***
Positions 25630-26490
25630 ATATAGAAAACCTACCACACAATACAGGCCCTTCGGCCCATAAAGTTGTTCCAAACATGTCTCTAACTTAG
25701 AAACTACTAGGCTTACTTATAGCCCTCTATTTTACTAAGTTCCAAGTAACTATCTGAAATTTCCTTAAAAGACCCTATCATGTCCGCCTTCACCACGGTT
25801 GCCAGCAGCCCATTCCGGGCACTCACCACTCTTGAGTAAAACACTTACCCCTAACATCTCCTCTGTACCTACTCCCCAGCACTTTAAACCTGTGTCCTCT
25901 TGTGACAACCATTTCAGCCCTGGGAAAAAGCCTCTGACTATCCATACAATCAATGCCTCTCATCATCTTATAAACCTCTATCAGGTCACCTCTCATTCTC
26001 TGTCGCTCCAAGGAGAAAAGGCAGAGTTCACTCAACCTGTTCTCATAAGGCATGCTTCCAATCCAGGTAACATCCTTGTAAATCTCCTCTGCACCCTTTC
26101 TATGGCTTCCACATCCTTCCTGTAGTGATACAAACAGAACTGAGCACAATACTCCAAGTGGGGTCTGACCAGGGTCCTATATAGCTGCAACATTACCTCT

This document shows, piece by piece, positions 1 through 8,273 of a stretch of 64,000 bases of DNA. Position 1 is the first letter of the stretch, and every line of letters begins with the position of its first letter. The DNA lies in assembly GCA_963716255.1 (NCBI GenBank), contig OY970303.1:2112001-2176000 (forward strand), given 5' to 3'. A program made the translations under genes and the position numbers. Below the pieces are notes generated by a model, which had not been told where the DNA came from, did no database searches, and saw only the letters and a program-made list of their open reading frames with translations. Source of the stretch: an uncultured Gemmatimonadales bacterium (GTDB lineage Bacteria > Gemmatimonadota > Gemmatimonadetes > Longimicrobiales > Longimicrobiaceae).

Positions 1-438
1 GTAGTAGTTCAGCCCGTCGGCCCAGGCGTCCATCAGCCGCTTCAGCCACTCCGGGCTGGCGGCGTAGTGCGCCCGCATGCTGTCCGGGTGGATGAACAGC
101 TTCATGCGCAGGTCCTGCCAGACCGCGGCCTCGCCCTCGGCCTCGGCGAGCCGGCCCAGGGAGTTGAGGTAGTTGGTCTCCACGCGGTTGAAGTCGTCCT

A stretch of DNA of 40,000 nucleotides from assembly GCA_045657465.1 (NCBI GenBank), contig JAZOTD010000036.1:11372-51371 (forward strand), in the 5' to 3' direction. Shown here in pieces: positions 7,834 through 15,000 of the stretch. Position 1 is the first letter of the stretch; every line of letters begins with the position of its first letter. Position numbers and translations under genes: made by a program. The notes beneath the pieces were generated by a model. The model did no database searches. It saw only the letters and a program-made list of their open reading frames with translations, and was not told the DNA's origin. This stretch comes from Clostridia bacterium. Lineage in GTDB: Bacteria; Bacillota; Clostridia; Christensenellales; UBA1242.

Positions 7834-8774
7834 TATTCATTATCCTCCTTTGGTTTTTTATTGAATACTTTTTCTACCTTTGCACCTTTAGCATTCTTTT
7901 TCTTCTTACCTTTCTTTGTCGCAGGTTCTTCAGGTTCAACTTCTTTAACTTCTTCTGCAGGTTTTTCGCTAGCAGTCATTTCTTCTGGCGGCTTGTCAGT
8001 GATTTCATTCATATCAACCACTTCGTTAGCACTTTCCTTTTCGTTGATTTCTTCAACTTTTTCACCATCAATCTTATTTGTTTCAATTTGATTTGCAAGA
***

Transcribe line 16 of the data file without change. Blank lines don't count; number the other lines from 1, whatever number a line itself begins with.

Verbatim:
8001 GATTTCATTCATATCAACCACTTCGTTAGCACTTTCCTTTTCGTTGATTTCTTCAACTTTTTCACCATCAATCTTATTTGTTTCAATTTGATTTGCAAGA